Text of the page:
- Search for Big Buck Bunny.
- Download the NZB file for Big Buck Bunny.
- Go to the SABnzbdplus window in your browser. Then click Add NZB.
- Find and select the NZB file you just downloaded (the one we got from binsearch.info for Big Buck Bunny):
- After the NZB file is added, SABnzbdplus should now show the new download in the main SABnzbplus Dashboard.
- Let the download finish – it may take awhile depending on factors like your Internet speed, your Usenet server speed, etc.
One way to test your connection to Usenet is to try a different NZB-downloader program quickly. This will tell you whether or not your problem is with your SABnzbd software install or your connection to the Usenet server.
How to Install LottaNZB Usenet Downloader
Use LottaNZB (free) for Raspbian to A) test your connection to Usenetserver, or B) have an alternative to SABnzbd for downloading media files via Usenet
Just use the Add / Remove Software to install LottaNZB Usenet Downloader. Then use Lotta NZB to download a test media file by going to binsearch.info in your browser. Then search for Big Buck Bunny in binsearch.info and download a .NZB file that appears in the results. Add the NZB file to Lotta NZB and see whether or not it downloads. If it downloads just fine, then your problem is with the SABnzbd app, not your Usenet connection. However – if LottaNZB does not download files properly, then you should check your Usenet connection. This is standard Usenet troubleshooting – so don’t lost focus. You’re almost there!
SABnzbdplus Won’t Download?
If you have trouble with SABnzbdplus not working, then try these troubleshooting fixes:
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- Check your Usenet VPN connection first.
- After that, check your SABnzbdplus settings to make sure you entered your Usenet VPN info correctly.
- Re-test SABnzbdplus using the last steps of the process at the top of this page
How to Connect Raspberry Pi to Usenet Server (BulletProof Method)
When I had problems downloading from Usenet with SABnzbd, it was due to technical problems with my Usenet VPN connection.
To fix this, I simply did the Connect to Usenet VPN process using an ASUS router from Amazon instead of using the Internet connection settings in Raspbian OS.
How to Create an Always-On Usenet-Connected WiFi Network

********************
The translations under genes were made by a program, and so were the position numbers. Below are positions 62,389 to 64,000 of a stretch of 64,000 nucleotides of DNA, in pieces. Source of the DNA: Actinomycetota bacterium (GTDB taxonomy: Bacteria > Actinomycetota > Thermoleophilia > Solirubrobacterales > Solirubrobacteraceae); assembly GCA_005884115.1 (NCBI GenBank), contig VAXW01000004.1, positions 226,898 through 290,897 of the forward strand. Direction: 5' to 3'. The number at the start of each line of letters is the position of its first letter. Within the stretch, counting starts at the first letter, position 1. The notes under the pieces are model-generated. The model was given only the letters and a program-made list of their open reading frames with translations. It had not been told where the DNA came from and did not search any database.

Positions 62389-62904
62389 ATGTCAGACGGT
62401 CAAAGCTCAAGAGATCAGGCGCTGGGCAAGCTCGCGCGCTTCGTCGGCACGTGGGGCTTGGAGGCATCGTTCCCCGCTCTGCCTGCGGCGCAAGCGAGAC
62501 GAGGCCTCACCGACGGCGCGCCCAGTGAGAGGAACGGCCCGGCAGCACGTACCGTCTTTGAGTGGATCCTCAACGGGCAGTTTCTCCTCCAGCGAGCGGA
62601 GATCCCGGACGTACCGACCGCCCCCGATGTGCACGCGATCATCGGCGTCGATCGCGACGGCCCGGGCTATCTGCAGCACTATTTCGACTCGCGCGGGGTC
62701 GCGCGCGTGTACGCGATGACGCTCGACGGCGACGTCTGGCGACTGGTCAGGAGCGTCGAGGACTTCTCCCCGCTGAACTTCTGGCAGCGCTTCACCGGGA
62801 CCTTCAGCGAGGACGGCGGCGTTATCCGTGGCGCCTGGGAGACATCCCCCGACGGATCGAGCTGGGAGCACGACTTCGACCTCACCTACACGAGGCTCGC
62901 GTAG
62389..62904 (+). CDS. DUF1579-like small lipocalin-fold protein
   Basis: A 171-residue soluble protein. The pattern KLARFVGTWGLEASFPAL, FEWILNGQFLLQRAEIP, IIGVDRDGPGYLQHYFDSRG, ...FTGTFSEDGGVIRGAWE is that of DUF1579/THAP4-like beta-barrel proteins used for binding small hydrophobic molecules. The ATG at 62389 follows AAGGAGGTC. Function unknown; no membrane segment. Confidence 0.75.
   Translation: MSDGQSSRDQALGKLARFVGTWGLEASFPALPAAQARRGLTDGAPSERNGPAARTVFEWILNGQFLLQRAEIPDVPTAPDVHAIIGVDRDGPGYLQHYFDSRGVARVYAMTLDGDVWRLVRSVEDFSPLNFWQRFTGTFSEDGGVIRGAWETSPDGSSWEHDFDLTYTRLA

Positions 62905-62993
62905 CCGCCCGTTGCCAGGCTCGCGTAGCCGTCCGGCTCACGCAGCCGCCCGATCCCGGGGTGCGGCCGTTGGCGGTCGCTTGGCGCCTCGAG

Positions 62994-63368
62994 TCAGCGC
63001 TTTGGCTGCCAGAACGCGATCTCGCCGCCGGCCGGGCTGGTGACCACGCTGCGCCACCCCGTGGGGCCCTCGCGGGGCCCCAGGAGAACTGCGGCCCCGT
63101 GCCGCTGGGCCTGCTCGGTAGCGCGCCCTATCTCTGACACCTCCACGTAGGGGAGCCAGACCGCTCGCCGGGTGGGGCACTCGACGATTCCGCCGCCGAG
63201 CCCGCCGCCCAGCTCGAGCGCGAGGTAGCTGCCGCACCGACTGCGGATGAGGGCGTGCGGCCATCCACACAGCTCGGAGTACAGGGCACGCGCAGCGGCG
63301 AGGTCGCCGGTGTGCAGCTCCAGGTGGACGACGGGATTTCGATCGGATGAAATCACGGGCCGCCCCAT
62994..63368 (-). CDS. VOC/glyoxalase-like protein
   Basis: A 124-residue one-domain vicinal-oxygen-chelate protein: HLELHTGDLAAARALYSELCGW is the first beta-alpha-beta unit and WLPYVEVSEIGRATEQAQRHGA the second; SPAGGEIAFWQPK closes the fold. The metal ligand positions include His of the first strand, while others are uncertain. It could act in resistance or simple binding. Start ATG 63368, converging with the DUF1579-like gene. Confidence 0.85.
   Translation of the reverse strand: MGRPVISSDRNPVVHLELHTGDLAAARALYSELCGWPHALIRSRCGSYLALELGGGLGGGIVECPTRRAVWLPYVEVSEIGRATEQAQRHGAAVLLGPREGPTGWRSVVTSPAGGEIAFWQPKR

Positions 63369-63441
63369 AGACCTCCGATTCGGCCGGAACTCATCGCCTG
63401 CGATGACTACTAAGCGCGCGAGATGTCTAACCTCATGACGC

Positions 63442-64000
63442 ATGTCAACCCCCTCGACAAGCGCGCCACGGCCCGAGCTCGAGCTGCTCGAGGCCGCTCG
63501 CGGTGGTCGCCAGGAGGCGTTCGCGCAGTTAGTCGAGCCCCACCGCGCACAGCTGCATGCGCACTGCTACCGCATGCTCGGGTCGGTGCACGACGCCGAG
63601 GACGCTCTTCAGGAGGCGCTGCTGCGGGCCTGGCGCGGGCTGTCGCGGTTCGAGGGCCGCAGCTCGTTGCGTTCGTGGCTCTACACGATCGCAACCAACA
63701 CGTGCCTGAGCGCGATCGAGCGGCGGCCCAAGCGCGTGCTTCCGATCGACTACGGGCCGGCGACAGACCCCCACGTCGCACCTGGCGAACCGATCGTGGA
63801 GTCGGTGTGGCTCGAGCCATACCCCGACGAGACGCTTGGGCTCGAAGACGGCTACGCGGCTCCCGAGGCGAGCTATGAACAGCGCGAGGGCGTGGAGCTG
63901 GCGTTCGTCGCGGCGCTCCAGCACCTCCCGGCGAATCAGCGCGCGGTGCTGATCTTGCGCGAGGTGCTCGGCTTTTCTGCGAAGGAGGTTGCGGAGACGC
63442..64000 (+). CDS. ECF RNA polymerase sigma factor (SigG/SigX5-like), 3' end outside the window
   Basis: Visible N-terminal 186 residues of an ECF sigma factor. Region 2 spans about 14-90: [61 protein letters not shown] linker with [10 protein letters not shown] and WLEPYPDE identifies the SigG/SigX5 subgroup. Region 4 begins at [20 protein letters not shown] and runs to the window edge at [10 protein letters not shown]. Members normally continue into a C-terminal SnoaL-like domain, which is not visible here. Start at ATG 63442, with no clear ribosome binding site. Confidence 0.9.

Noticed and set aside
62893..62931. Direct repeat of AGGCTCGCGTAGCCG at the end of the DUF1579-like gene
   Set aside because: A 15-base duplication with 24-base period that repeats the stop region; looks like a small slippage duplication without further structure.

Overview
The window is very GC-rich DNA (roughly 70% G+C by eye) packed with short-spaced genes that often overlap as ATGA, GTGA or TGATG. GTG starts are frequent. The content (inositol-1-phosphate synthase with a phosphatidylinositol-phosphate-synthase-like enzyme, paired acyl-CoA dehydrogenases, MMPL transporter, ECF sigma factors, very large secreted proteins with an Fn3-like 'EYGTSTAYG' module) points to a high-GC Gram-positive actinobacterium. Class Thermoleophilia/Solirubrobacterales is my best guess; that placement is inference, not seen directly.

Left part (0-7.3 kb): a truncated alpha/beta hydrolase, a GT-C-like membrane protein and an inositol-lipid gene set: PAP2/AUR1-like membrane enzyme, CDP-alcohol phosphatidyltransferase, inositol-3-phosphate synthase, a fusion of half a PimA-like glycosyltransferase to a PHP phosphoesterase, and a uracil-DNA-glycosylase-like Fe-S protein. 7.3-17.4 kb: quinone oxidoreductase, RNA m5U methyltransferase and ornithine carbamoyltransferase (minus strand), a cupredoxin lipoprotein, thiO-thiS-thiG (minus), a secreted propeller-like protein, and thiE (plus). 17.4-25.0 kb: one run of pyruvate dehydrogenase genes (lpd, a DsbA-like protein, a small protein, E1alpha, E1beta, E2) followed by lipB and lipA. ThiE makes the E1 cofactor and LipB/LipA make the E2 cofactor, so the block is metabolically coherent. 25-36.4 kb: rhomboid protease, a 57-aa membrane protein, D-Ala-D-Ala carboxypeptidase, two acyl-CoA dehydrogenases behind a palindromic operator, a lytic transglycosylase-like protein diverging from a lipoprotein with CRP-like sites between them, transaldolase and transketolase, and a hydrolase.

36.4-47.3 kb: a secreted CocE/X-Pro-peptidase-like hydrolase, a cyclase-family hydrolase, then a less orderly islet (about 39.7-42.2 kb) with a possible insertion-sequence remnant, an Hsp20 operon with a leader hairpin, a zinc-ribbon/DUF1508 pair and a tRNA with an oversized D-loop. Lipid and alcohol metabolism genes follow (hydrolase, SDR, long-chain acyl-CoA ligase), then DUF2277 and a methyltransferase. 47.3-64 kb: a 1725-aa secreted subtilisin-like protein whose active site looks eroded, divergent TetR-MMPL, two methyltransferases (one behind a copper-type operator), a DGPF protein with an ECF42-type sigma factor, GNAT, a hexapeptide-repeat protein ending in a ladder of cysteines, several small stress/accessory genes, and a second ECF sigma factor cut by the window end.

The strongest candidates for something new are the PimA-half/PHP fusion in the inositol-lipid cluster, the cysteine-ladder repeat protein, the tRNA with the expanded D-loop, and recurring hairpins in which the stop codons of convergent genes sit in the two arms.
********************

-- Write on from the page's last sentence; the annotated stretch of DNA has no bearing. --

- The fastest, easiest, best way to connect Raspberry Pi to Usenet VPN that I’ve found is to just get a $28 VPN-enabled ASUS RT-N12 router from Amazon.
- Then use my VPN tutorial video that shows exactly how to set up Usenet server on the ASUS RT-N12 router.
- After that, you simply connect your Raspberry Pi to the ASUS router’s WiFi signal – and BOOM – the Raspberry Pi is always connected to your Usenet server through the ASUS router!
- This way, you don’t have to mess with pesky VPN settings in the Raspbian operating system. Trust me – I spent many moons trying to get various VPN configurations working by just using the built-in VPN software in Raspbian. Finally, after I simply used the ASUS RT-N12 to connect to my VPN or Usenet server, I was relieved because it was so easy and fast. So, I strongly recommend you don’t waste time trying to set up a Usenet VPN connection with the built-in Raspbian VPN sotware. Instead, go the easy route and get an ASUS RT-N12 from Amazon – then set that bad boy up with my tutorial video.
How to Install CouchPotato on Raspberry Pi with Raspbian
1. Enter sudo apt-get update
2. Then enter sudo apt-get install git-core libffi-dev libssl-dev zlib1g-dev libxslt1-dev libxml2-dev python python-pip python-dev build-essential -y
3. Now enter sudo pip install lxml cryptography pyopenssl
4. To install CouchPotato, enter sudo git clone http://github.com/RuudBurger/CouchPotatoServer /opt/CouchPotato
5. Now, to make the Raspberry Pi user the owner of CouchPotato, enter sudo chown -R pi:pi /opt/CouchPotato
Usenet Programs to Automate Downloads
Want to see more programs that automate Usenet downloads on Raspberry Pi? Here’s a short list:
Music: Headphones, Sonarr, Radarr
TV Shows: Sickbeard, Sickrage, SickGear
Movies: CouchPotato, Mylar & LazyLibrarian
CouchPotato extension gets movies from:
IMDB, Rotten Tomatoes, Apple Trailers